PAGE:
Taoism or Daoism is the indigenous religion of ancient China. The beginning of Taoism can be traced back to the era of the Yellow Emperor some 4700 years ago, and promoted by Laozi during the Spring and Autumn Period. Taoism was formally established as a religion some 1800 years ago by Zhang Daoling during the Eastern Han Dynasty. Taoism was named after the ‘Dao’ which refers to the way or the path. It is regarded as the underlying force in the universe which governs the movements and changes in the Universe. The key purpose of religion is to learn the ‘Dao’. Yin and Yang, complementary opposites, comprise the Taoist Taiji symbol and this is an allegory to the positive and negative happenings that often occur in tandem in our lives.

The Temple

Most Taoist temples in Singapore belong to the Taoist folk custom and are known as the traditional Chinese temples. These temples usually worship a myriad of deities that may include images of Buddha and Confucius. Nevertheless, they are still Taoist temples. All devotees are strongly encouraged to wear proper attire when they enter the temple. Devotees are required to wear proper footwear and avoid the wearing of slippers when entering the prayer hall of the Taoist temple.


Taoists are polytheistic and worship many deities. They draw their philosophy from the teachings of the sacred text, namely, Tao Te Ching. Worship may be conducted in homes or the temples, where the sacred altar of the many deities some of which officiate the Heaven, Earth and Water, are enshrined.

The symbol of Taoism is called Tai Ji signifying the Supreme Ultimate. It represents the opposing energy forces, Yin (negative) and Yang (positive), darkness and light respectively, that complement and counterbalance each other to attain the true harmony and final unity, the TAO. Taoists pay homage to their deities by cupping their left hand over their right in front of the chest. In worship, they prostrate three times in front of the deities. Taoist devotees normally offer flowers, incense, candles or an oil lamp, water, fruits, tea, wine, cakes and other non-living food items to accord respect to the deities.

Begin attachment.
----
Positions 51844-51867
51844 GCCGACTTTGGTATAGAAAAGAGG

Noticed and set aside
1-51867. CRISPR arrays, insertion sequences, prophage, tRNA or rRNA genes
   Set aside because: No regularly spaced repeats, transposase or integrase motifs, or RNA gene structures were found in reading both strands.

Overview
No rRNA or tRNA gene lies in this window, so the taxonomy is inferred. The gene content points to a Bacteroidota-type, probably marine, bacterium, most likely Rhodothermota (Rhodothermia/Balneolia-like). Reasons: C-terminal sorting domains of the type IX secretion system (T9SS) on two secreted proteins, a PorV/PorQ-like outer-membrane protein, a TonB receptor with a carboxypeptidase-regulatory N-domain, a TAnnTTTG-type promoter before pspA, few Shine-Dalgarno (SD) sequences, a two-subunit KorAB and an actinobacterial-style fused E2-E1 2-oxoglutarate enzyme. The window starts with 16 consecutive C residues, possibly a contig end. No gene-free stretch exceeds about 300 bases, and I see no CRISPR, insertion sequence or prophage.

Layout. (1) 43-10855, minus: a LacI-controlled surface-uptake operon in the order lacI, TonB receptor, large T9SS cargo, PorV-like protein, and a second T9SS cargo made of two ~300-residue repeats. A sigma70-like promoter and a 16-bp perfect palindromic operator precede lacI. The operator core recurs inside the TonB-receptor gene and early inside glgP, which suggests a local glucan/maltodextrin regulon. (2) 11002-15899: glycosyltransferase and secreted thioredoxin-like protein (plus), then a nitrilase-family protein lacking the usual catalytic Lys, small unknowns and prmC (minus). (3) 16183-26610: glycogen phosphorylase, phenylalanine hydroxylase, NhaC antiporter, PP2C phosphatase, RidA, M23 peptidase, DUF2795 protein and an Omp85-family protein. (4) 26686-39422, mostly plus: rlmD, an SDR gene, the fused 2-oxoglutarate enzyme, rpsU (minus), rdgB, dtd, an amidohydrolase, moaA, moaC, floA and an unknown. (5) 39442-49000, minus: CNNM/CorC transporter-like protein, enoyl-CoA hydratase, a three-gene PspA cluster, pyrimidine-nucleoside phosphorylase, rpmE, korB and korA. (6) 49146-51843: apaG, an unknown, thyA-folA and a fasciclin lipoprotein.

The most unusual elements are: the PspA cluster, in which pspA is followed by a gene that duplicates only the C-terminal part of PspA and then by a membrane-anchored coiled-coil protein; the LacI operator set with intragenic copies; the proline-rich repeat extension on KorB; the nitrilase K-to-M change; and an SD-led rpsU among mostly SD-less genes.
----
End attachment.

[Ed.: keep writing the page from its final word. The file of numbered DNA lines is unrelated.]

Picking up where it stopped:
The Chinese Lunar New Year is not strictly a religious festival but most Chinese, regardless of their faith celebrate this event. However, during the first and last day of the Lunar New Year, devout Taoists may visit the temples to thank the deities for the past year and to pray for blessings and prosperity for the New Year. It is also a time where the family members gather for the reunion dinner. Chinese traditionally wish one another Gong Xi Fa Cai or Happy and Prosperous New Year during this period.

The Lunar New Year or Spring Festival is celebrated for 15 days on the 1st month of the Lunar Calendar. The 9th day is the feast day of the Jade Emperor while the 15th day is known as Chap Goh Mei or Yuan Xiao, is the feast day of the Official of Heaven. The Taoist Day is held annually to celebrate the Birthday of Lao Tzu on the 15th day of 2nd lunar month.

Qing Ming festival falls on the 105th day after Winter Solstice during the 1st week of April. Members visit their family graves and columbaria to tidy and repair them and to pray and make offerings in their remembrance on this day.

Zhong Yuan Jie is the Festival of the Middle Season that falls on the 15th day of the 7th lunar month. It is the birthday of the Earth Official when it is believed that the Gates of Hell open and the spirits of the dead seek “Nourishment and Salvation” rites in the mortal realm.

Mid-Autumn or Moon Cake Festival falls on the 15th day of the 8th lunar month. It is the feast day of the deity of the Moon. It also commemorates the spread of hidden messages in moon cakes in the secret campaign that resulted in the overthrow of the Mongolian Yuan Dynasty by the Ming Dynasty in the 14th century.

The Dongzi or Winter Solstice refers to the day with the shortest daylight in the Northern hemisphere. It is a time where people mark the end of the year with the eating of Tang Yuan which are round glutinous rice balls in a sugary soup.


Taoists are encouraged to observe a vegetarian diet on festive occasions and feast days. Some priests are strict vegetarians and avoid even salt, vinegar, leeks, shallots, garlic and onions during special prayers to celebrate the occasion.